Power added: "To successfully face rigorous higher education coursework, career challenges and a globally competitive workforce, classroom environments must align with real world environments by fusing the three Rs (Reading, Writing and Arithmetic) with the and the four Cs: critical thinking and problem solving; communication, collaboration; and creativity and innovation."

 


Neil O'Herlihy, Head of Sales Operations at Google, and Cormac Keenan, User Operations Manager at Facebook, agreed. O'Herlihy replied: "We don't know what the problems and challenges of the future are going to be for certain. This is why we hire people from a range of educatonal backgrounds. At Google, critical thinkers and problem solvers are very important. We look for graduates to demonstrate creativity, but creativity which is outside of their academic lives."

 

 

So with employers now demanding a different breed of people, how is the Irish educaton system going to adapt?

 

Kevin Marshall, Head of Education, Microsoft, believes the Irish system has a junior cert which is not fit for purpose, and a leaving cert which is entirely focused on points. Whilst reform is desperately needed, Ireland is not good at walking the walk. "As a society we need to set targets and hold ourselves accountable. Before a dialogue can begin for the future, an answer has to be found for 'what is the education sector supposed to do'," he said.

 

Marshall also believes project based and portfolio learning techniques in a smaller number of core competencies are the way forward, "Students don't need thirteen subjects at the age of 16."

 

 

Of course, a paradigm shift will take time. Until then, where will the skills gap be plugged? It is a known fact that companies like Facebook have been recruiting in Eastern Europe, bringing hundreds, if not thousands, of skilled non-nationals to Ireland. Of course, whilst this is better than Facebook taking their business elsewhere it is far from an ideal situation.

 


Jim Hargis of the Inner City Employment Service says his team are working with a large number of people who are educated at 3rd and 4th level, but do not have the technical knowledge associated with an engineerng or computing background. He believes that, for a relatively small investment, transition courses could be rolled out to assist the country's unemployed, particularly from the construction sector, to retrain and stop them leaving the country.

 


The good news in this regard was brought by Higher Education Authority Chief Executive Tom Boland, who explained this process is already in motion and will be announced by Minister for Education and Skills, Ruairi Quinn TD next week with the introducton of 'Springboard', a programme aimed at providing thousands of places on higher education courses, half of which will be ICT disiplines.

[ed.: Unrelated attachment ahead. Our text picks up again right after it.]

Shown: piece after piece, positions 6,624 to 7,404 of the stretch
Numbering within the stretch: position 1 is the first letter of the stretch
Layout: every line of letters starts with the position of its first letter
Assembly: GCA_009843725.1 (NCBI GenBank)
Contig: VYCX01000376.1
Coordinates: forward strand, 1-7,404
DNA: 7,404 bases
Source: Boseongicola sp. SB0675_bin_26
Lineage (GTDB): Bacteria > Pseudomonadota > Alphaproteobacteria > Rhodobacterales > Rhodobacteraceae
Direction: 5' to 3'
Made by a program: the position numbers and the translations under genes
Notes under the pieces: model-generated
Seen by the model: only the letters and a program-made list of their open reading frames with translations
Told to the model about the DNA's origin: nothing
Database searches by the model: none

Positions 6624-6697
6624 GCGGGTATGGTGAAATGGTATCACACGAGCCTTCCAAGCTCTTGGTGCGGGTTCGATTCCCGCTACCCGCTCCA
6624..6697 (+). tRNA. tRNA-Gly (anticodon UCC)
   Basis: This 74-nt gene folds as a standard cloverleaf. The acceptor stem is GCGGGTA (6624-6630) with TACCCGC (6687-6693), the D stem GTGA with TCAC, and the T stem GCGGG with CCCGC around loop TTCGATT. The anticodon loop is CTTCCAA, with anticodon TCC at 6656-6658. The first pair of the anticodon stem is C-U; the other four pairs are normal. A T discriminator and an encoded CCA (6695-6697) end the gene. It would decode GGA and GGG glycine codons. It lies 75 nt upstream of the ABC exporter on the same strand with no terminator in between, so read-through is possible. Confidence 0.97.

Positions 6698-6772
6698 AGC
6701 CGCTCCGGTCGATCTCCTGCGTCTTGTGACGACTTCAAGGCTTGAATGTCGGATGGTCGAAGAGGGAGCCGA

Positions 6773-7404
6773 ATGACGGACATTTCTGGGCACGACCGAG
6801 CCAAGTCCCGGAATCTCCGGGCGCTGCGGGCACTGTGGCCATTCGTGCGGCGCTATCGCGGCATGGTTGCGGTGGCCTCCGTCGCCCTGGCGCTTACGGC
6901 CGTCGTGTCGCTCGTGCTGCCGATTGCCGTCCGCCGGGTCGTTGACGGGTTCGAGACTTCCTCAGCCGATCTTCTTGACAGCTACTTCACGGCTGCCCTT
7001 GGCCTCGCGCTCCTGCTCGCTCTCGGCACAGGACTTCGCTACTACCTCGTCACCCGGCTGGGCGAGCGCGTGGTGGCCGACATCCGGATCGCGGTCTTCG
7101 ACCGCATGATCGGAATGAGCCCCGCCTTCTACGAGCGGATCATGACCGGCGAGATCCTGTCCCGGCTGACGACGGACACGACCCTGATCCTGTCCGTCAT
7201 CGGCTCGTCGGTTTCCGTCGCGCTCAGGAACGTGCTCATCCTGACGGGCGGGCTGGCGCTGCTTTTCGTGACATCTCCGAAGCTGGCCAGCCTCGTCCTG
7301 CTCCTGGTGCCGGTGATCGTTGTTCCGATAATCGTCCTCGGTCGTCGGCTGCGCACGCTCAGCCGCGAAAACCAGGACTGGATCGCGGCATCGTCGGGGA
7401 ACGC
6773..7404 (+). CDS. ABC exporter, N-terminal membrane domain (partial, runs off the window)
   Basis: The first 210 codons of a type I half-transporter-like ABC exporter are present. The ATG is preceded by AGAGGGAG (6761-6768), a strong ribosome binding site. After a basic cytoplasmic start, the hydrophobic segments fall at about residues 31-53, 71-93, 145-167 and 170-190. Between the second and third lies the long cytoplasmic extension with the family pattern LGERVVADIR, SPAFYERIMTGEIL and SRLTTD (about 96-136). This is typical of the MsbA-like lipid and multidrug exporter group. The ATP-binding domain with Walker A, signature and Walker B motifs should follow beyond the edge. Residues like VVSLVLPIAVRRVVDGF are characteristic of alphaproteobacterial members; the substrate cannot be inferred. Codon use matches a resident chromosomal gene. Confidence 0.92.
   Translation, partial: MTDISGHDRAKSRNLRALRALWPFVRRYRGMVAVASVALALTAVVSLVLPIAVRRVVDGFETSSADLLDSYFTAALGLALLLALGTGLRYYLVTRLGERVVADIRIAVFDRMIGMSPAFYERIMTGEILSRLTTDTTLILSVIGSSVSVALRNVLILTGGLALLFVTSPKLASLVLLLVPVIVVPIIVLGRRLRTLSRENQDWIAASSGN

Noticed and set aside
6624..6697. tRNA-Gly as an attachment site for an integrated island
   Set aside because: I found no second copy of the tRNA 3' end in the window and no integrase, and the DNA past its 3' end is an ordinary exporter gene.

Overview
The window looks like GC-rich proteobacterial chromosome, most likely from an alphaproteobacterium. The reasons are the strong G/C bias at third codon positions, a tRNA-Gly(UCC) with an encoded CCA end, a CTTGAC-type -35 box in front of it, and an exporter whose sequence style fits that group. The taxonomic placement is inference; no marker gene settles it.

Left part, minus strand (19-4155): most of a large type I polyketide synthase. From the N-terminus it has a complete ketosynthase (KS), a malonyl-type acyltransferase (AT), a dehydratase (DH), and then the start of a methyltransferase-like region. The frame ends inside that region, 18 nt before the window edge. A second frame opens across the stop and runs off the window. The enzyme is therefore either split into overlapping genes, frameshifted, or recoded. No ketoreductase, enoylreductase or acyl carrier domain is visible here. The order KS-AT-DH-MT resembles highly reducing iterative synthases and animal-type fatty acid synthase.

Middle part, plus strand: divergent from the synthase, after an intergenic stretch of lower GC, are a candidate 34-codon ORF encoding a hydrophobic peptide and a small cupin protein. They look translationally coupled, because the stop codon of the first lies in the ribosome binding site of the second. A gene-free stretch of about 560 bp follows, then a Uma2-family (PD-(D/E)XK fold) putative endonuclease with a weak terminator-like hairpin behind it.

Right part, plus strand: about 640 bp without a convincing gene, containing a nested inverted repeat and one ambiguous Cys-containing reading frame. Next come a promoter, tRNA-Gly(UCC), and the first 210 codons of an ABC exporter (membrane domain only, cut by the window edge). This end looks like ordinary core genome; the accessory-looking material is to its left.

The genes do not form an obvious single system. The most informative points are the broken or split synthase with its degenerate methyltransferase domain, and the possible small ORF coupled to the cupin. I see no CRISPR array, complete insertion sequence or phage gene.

Paul Sweetman, Director at the Irish Software Association, believes there are two distinct opportunities in existence. The first is the sheer number of jobs available now and which can be created in the future. The second is a social and economic opportunity to make Ireland a global leader in ICT terms. But Sweetman also acknowledged they could only be harnessed with collaboration amongst industry and education. "Other countries have become most effective when their industry groups have coem together to solve a problem - this is what Smart Futures is all about."

 


Peter Brabazon of Discover Science and Engineering, said: "With immediate effect, a three month pilot campaign will begin to promote subjects at primary and 2nd level children. Kids influence kids, and working with industry we hope to share with these kids exactly what it's like to be 'in the industry."

 

 

Closing out the conference, Sean Gorman, Secretary General at the Department of Enterprise, Trade and Innovation, said: "Today has painted a clear picture. The government needs industry working together and industry working with government. Nobody should be working in silos and that includes the various Government departments which I intend to work closely with."

 

 

 

 

 

 

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Corporate Information